How to Grow the Elephant Food Plant

The Elephant Food Plant is an easy-care succulent, but it does have specific preferences when it comes to its growing conditions. Here are some tips to help you keep your plant healthy and thriving:

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Sunlight Requirements

The Elephant Food Plant thrives in full sun to part shade when grown outdoors. Indoors, it requires direct sunlight or bright, indirect light. Ideally, place it close to a south- or west-facing window, or several feet away from such windows. However, make sure to gradually increase its exposure to direct sunlight to avoid shocking the plant.

Watering Needs

Hailing from arid regions, the Elephant Food Plant is drought-tolerant. While it can withstand some neglect, regular waterings will promote a lusher appearance. Allow the plant’s potting medium to dry out completely between waterings, then water deeply. It’s best to use a specialized watering can for houseplants to ensure proper irrigation.

During cooler weather or winter months, this succulent can tolerate reduced watering. However, if your plant is indoors in a warm, bright location, you may need to adjust the frequency of watering to account for shorter day lengths. For plants exposed to colder winter conditions, it’s best to withhold water until springtime.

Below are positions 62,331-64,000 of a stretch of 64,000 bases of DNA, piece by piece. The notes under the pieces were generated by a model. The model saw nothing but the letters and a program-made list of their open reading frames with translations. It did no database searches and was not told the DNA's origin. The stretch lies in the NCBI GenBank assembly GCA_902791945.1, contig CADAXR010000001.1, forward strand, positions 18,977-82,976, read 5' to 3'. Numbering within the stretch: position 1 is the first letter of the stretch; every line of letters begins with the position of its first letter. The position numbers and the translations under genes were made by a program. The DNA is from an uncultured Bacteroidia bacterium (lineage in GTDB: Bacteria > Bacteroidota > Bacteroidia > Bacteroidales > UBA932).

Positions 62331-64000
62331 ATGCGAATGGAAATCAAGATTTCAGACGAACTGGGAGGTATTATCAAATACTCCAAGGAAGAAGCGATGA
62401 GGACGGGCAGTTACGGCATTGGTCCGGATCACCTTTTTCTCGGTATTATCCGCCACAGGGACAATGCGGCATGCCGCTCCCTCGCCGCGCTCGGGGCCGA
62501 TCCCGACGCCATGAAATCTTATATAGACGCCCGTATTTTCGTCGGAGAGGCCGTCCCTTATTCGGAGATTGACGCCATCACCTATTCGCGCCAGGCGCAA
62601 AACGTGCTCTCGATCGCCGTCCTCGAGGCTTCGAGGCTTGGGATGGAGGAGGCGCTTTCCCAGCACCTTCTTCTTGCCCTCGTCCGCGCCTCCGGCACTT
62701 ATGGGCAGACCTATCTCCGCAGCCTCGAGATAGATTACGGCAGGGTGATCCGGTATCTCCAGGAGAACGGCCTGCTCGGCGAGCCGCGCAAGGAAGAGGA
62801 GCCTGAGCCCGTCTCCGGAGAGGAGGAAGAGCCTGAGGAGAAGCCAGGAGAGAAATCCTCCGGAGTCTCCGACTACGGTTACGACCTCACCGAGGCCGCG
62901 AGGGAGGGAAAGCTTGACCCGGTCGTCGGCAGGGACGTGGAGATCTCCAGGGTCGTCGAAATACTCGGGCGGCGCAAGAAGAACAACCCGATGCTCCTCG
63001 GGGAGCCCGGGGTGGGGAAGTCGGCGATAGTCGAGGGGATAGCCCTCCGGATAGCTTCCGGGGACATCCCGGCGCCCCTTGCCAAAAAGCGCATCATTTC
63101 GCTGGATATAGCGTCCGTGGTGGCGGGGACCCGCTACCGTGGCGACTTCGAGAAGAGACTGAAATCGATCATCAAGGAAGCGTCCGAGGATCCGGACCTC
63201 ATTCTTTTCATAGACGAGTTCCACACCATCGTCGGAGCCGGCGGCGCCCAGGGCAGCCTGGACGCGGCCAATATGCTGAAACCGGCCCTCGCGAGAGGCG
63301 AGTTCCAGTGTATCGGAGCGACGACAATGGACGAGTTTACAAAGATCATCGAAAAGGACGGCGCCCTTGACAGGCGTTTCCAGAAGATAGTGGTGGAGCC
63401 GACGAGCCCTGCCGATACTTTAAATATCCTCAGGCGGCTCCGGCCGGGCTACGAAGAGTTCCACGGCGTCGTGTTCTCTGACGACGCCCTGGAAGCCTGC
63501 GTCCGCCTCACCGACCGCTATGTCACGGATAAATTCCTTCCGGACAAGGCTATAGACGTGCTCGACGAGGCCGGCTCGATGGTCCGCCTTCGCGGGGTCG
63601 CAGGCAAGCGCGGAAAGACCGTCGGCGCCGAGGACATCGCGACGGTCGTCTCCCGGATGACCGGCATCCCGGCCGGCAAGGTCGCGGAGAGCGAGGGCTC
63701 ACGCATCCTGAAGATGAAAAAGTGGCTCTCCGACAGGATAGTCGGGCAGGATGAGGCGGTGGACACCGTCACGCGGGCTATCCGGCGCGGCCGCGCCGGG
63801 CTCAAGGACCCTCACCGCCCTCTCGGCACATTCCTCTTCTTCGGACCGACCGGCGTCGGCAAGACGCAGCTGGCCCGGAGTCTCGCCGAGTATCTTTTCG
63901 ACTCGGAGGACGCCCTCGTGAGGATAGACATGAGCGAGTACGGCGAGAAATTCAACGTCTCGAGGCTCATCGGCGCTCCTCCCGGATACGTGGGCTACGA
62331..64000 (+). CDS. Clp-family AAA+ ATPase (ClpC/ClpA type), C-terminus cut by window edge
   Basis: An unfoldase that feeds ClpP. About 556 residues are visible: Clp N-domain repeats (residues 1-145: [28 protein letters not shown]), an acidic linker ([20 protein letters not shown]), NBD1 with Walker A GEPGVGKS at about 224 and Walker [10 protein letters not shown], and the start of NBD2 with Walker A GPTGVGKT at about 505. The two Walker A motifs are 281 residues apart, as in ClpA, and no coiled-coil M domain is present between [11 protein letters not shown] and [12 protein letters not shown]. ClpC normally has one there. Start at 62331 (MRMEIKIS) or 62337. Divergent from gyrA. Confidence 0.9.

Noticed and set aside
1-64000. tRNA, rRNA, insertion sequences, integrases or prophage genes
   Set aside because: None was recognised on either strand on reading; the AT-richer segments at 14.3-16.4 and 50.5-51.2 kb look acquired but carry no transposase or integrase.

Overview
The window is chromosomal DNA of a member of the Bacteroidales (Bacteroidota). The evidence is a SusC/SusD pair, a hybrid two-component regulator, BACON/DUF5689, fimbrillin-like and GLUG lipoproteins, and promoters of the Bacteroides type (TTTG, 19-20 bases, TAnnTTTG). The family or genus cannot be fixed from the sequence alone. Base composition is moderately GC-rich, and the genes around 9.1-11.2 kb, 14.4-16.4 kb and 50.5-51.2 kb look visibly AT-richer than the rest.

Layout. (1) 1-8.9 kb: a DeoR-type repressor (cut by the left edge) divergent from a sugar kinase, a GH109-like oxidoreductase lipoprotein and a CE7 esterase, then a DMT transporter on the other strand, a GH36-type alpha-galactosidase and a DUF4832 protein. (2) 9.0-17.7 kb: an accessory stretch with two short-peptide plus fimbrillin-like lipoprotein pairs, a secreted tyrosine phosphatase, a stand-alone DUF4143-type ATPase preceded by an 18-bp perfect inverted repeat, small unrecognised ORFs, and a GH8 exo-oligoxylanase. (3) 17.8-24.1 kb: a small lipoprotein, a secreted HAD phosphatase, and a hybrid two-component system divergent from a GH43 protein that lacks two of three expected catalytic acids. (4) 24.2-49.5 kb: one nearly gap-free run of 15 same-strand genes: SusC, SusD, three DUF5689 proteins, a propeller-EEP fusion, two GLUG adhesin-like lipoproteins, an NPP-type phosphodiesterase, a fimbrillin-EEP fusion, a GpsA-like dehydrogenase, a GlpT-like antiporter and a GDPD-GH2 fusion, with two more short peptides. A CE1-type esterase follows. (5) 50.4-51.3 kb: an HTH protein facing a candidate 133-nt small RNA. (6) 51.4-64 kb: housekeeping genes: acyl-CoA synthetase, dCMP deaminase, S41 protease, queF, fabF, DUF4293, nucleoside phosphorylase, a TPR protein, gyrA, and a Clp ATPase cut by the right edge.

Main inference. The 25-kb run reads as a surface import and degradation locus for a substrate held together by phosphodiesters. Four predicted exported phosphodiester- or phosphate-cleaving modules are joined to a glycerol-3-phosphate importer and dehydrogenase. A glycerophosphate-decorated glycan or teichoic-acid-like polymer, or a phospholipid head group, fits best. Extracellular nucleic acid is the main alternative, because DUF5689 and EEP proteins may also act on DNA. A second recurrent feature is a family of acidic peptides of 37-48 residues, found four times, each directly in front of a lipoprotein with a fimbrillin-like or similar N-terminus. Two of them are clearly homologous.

Growth and Maintenance

The Elephant Food Plant is a low-maintenance houseplant. Pruning is only necessary if you want to alter its shape or maintain a more compact size. Sterilized scissors or garden pruners should be used for pruning to prevent the spread of disease. Additionally, any trimmings taken during pruning can be easily propagated to grow more plants.

Repotting should be done every two years or when the plant becomes rootbound. When repotting, choose a pot that is one size larger than the current container. Ensure that the pot has proper drainage holes to prevent waterlogged soil. Repotting should be done in the spring when the plant is actively growing.

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Where to Buy the Elephant Food Plant

If you’re eager to add this marvelous succulent to your collection, you can easily find the Elephant Food Plant at various plant nurseries and online stores. With its emerald-green leaves and unique growth habits, it will make a stunning addition to your indoor garden.

Conclusion

The Elephant Food Plant, with its vibrant emerald-green leaves and easy-care nature, is truly a remarkable houseplant. It offers a safe alternative to jade plants for households with children or pets. Whether you choose to cultivate it as a hanging basket, a ground cover, or a bonsai, this versatile succulent is sure to captivate and delight. Explore the wonders of the Elephant Food Plant and experience the joy of growing this unique botanical treasure.

Ames Farm Center